Recognizing the Symptoms of Gum Disease
Gum disease is a common oral health condition that can lead to serious problems, including bone deterioration, tissue damage, or even tooth loss if left untreated. At Ridgewood Dental Associates, we provide advanced periodontics and periodontal treatments to treat gum disease and restore gum health. Because gum disease can be so dangerous to oral health, it's important to understand the symptoms so that you may recognize when treatment is necessary. If you experience any of the following gum disease symptoms, please contact our practice in Ridgewood, NJ to schedule a consultation and learn more about your treatment options.
One of the most common and obvious signs of gum disease is bleeding gums. When gum disease is present, the soft tissues may bleed while brushing or flossing the teeth. In some cases, bleeding will persist after the teeth are brushed and flossed.
The earliest stage of gum disease is called gingivitis. Gingivitis is marked by gum inflammation. The gums often become inflamed, or swollen, as a result of bacteria at the gum line. The reason behind this is believed to be caused by the release of toxins from plaque bacteria.
Chronic Bad Breath
Gum disease is an infection of the gums and surrounding tissue. When infection is present, it can make the breath persistently smell bad or leave a bad taste in the mouth. As gum disease becomes worse, bad breath often becomes stronger.
One of the biggest dangers of gum disease is the development of periodontal pockets. Periodontal pockets are gaps between the gums and teeth that form as a result of a combination of gum inflammation and tartar buildup. As the gums become inflamed and plaque and tartar collect at the gum line, the soft tissues will begin to pull away from the teeth. As they pull away, more plaque and tartar will collect between the teeth and gums, causing the pockets to grow larger. As the pockets deepen, the structures beneath the gums will become vulnerable to disease and other damage.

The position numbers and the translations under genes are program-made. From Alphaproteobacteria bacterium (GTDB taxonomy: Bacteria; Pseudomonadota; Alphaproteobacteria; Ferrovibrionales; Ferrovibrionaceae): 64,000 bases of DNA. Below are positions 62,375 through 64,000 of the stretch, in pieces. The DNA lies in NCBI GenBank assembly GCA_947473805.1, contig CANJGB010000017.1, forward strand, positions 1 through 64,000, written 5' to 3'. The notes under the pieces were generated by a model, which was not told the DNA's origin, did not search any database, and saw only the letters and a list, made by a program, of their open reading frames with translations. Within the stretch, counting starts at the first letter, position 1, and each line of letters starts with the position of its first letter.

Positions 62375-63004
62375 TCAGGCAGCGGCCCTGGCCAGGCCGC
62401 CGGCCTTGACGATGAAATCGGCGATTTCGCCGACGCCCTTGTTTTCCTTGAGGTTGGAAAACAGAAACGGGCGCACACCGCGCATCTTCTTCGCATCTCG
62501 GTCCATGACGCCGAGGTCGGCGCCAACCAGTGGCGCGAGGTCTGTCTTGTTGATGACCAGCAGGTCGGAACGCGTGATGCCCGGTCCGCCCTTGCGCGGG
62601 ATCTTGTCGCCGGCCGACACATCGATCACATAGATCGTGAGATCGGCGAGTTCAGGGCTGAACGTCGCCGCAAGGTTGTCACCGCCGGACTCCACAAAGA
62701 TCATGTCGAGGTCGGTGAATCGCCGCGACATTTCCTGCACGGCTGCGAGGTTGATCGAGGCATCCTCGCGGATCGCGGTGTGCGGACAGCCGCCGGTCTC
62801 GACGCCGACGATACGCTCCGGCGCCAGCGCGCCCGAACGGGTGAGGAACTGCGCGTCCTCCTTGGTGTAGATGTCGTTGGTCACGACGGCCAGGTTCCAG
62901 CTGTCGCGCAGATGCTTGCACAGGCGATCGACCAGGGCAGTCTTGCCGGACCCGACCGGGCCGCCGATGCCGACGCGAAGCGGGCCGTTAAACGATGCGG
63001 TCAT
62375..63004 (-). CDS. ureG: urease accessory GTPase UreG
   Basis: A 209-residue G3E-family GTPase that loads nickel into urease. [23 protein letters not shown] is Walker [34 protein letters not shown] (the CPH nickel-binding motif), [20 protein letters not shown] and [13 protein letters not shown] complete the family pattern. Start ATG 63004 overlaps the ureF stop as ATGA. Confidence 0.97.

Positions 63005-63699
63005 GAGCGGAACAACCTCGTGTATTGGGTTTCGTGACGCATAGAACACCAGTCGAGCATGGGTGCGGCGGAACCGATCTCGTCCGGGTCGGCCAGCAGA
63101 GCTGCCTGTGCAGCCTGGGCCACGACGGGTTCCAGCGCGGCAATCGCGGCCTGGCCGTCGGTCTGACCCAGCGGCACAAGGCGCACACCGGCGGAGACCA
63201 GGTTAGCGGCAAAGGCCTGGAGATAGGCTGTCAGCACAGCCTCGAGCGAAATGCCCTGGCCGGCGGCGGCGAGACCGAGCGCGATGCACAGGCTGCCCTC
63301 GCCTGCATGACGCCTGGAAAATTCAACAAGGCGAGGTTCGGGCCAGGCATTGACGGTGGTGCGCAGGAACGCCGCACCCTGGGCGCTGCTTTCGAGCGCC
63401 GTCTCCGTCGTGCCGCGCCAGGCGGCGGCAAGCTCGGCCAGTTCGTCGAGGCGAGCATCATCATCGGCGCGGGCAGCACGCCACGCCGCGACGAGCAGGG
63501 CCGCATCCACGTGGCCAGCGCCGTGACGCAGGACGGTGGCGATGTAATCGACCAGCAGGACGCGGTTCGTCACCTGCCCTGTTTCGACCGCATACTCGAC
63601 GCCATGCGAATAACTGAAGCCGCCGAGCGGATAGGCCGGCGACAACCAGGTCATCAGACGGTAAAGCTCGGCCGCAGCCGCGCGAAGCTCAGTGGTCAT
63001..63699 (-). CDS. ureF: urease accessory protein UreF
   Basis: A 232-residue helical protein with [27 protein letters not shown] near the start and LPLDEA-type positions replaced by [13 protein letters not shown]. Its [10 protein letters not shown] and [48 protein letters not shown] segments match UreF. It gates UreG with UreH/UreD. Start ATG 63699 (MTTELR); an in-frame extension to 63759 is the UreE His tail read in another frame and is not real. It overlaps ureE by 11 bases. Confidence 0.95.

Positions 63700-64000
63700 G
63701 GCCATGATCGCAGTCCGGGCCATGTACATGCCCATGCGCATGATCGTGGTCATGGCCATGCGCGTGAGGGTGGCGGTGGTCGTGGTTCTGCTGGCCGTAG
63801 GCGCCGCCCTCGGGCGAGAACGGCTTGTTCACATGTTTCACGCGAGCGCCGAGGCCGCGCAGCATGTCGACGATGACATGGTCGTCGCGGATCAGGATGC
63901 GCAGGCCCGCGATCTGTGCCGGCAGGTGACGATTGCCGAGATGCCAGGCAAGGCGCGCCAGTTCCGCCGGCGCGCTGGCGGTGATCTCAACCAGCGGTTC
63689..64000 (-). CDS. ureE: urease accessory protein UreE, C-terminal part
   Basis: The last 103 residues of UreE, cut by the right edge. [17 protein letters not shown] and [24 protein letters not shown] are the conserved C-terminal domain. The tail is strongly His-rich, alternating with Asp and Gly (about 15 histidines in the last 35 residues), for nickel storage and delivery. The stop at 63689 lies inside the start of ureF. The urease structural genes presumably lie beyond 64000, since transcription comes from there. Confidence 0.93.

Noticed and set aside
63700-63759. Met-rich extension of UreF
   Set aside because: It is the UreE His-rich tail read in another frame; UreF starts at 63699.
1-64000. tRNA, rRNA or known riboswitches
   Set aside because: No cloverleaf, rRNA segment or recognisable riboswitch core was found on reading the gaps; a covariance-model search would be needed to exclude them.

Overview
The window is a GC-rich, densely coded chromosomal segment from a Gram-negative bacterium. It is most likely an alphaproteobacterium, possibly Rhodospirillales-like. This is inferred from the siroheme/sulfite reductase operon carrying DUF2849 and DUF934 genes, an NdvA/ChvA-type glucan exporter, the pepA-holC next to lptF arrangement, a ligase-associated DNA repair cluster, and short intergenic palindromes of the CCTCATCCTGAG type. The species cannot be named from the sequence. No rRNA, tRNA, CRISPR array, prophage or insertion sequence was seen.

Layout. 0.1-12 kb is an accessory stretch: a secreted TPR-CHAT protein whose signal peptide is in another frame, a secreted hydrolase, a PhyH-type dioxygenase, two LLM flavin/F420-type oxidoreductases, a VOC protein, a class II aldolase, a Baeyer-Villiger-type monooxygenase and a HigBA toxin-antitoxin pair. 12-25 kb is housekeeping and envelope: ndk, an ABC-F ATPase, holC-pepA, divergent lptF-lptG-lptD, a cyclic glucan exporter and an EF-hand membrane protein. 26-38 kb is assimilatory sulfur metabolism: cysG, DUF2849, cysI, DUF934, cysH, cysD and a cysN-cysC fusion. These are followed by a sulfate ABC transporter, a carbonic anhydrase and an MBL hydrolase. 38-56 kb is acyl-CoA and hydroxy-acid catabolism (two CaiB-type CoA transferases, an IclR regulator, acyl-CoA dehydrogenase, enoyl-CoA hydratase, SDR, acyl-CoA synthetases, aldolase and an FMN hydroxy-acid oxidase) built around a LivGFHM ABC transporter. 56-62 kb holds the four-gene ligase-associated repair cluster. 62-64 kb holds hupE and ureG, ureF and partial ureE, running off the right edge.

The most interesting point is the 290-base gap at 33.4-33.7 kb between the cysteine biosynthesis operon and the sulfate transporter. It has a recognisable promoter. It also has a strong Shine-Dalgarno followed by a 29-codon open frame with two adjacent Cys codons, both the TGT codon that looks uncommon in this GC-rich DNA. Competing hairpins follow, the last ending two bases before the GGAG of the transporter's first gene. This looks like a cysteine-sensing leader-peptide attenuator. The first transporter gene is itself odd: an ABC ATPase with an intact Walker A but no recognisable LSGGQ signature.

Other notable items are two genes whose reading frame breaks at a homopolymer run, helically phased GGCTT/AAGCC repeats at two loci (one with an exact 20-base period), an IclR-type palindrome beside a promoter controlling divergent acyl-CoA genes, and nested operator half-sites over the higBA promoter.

Loose Teeth and Tooth Loss
If gum disease is not treated, it can progress to periodontitis. In severe cases of periodontitis, the teeth may become loose or fall out. Often, this is caused by large periodontal pockets and infection of the tissues and bone supporting the teeth.
Preventing Gum Disease
The best way to prevent gum disease is to practice good oral hygiene every day. Patients should brush their teeth after every meal or at least twice a day. When brushing, care should be taken to clean well along the gum line and hard to reach areas at the back of the mouth. Flossing at least once a day is also essential to preventing gum disease as flossing helps remove plaque between the teeth and at the gumline where brushing alone can't reach. In addition to practicing good oral hygiene at home, seeing your dentist at least every six months for a checkup and cleaning can further protect the gums and overall oral health.
Seek Treatment for Gum Disease
If you have noticed any of the symptoms of gum disease, it is important to contact our dentists to learn about your treatment options. Our team offers a wide variety of treatments to address mild to severe gum disease and get your oral health back on track.